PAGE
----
What’s happened to gravity?
Yeah, what’s happened to gravity? The outfits have a futuristic space feel. What I write is really the core concept, but what I make can often look very different. It’s funny sometimes because my descriptions are not like a normal script, especially for someone like Robbie.
How do you describe something that will be made in the making so people can know what they need to do to make it?
I guess because they’re also experienced. I mean, how do you say to someone you’re the steam collector? It’s really up to the performer. Everyone is in their own imagination as well. They’re bringing their talent and their take on it to the final image. Stefan Arni found this location and I had never heard of it before. It had been a ski resort but there’s no longer snow on the glacier year-round, which in itself is quite extraordinary. It had all these steps going up and up and up, and it’s really highly active volcanically, so there are just these booms coming from the earth. It’s an amazing, powerful place. So trying to prep in advance, having never been there, for what that was going to be like, was really hard.
That’s a leap of faith, isn’t it?
It's a total leap of faith. I mean that was such a tough environment to work in. Everything was incredibly steep, and you’ve got performers with these three foot balloons on their back being held together with plastic and there are winds blowing down through the mountains … That completely dictated the movement because all they were able to do most of the time was just hunker down and hold on. There’s steam coming out of all these holes in the ground and fissures. You can only be so prepared!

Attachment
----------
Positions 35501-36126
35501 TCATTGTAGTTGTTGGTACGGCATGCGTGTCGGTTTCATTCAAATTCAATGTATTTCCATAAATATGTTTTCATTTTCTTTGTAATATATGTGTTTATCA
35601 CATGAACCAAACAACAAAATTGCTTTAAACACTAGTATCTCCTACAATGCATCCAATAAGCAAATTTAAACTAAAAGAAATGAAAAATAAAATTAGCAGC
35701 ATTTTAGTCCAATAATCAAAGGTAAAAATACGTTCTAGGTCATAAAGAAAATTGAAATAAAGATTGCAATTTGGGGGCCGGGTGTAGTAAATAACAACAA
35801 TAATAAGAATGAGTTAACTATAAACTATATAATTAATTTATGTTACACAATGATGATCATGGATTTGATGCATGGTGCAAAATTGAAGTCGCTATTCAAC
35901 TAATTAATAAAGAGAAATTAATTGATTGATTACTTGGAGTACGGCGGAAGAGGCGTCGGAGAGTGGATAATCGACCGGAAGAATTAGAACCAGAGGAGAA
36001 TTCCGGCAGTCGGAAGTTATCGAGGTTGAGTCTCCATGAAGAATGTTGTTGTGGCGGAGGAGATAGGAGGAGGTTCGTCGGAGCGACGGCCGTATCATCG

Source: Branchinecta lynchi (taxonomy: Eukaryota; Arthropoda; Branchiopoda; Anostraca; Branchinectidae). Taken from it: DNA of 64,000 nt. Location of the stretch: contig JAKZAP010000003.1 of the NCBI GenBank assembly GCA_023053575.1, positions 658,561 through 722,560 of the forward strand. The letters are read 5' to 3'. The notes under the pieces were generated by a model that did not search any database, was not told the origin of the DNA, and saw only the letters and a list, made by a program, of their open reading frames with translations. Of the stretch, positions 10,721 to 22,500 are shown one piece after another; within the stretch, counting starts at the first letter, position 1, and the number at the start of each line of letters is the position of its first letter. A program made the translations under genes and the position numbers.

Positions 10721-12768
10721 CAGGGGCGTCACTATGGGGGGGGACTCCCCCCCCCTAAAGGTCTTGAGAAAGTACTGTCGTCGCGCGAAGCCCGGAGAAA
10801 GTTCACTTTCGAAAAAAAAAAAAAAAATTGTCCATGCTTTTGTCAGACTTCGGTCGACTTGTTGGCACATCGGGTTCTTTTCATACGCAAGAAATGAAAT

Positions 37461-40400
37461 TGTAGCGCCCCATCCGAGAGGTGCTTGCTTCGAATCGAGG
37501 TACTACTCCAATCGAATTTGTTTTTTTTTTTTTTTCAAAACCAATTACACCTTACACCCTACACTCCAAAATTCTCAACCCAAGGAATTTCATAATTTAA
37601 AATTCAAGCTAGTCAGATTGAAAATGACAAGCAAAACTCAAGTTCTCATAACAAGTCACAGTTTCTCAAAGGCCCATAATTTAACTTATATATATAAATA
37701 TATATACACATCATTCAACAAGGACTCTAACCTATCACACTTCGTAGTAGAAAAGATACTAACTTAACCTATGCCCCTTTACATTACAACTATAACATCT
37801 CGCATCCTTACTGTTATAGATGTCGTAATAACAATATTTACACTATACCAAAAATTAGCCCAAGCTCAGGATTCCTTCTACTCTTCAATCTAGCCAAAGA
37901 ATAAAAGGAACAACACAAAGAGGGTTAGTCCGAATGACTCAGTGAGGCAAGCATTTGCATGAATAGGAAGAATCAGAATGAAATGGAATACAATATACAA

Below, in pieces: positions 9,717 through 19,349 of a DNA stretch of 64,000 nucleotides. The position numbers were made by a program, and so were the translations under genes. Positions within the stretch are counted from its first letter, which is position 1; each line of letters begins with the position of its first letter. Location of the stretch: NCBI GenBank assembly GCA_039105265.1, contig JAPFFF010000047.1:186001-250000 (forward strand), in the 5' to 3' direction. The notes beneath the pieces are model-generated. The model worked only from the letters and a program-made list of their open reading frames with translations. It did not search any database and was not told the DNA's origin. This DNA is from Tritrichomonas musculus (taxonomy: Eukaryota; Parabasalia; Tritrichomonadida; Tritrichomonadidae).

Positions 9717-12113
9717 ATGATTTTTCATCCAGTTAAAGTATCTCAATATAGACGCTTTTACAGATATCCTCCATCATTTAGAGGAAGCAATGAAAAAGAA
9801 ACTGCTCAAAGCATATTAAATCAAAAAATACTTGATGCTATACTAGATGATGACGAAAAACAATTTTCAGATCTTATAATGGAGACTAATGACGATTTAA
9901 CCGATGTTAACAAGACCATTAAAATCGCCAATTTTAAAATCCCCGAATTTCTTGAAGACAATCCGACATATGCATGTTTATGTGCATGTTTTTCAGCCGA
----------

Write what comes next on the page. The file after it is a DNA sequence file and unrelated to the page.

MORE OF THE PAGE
Tell me about the costumes?
They’re actual balloons. Blown up and strapped on like backpacks. So it was quite funny. People would come across the mountains from a different direction, hiking … and some of the comments were very funny, like, is this the future? And people were really quite worried that there’d been a disaster. It was a strange sight to encounter if you were just off on a hike.
Especially at this time in the world …
I know, though this was shot pre-pandemic. I finished it in February literally just before the first lockdown, so in a way it was quite …
… prescient? The importance of clean air and all of these things?
Exactly. That’s what it was about.
And it’s thrown into relief by a virus that’s carried in the air.
The end of the film where the performers have taken off the balloons and they are planting small trees ended up being like a meditation. They were planting these little trees in a kind of mandala, like a sun radiating out, and they ended up doing this really slow, meditative walking and movement. There’s a positivity there, a regeneration. The music-over that I chose for that is Jóhann Jóhannsson’s Odi et Amo, sung by Theatre of Voices, an amazing Danish group. It gives a reverence to what the performers are doing: this is the most important thing, this regeneration. We should be bowing at the altar of this, not all the other shite. It’s quite simple if you pull apart the concept of the film and go, trees are really important, they help provide the air that we breathe. But then you go, actually, this is so important, this is really what we need to be awake to, reacting to, thinking about.
You’re saying that’s a positive end to the film – we’re observing these people being very meditative and focusing on the most important thing. But the other thing is that we’re not doing that …
I guess that’s the point. If something doesn’t move you, do you bother? I do try and make things that are emotive. Sometimes that’s almost like a dirty word in the art world you know?
This is why I was asking how you write the films. Are you describing a feeling more than a visual aspect to the collaborators? Because you’re intending it to be emotive. It’s driven by feeling.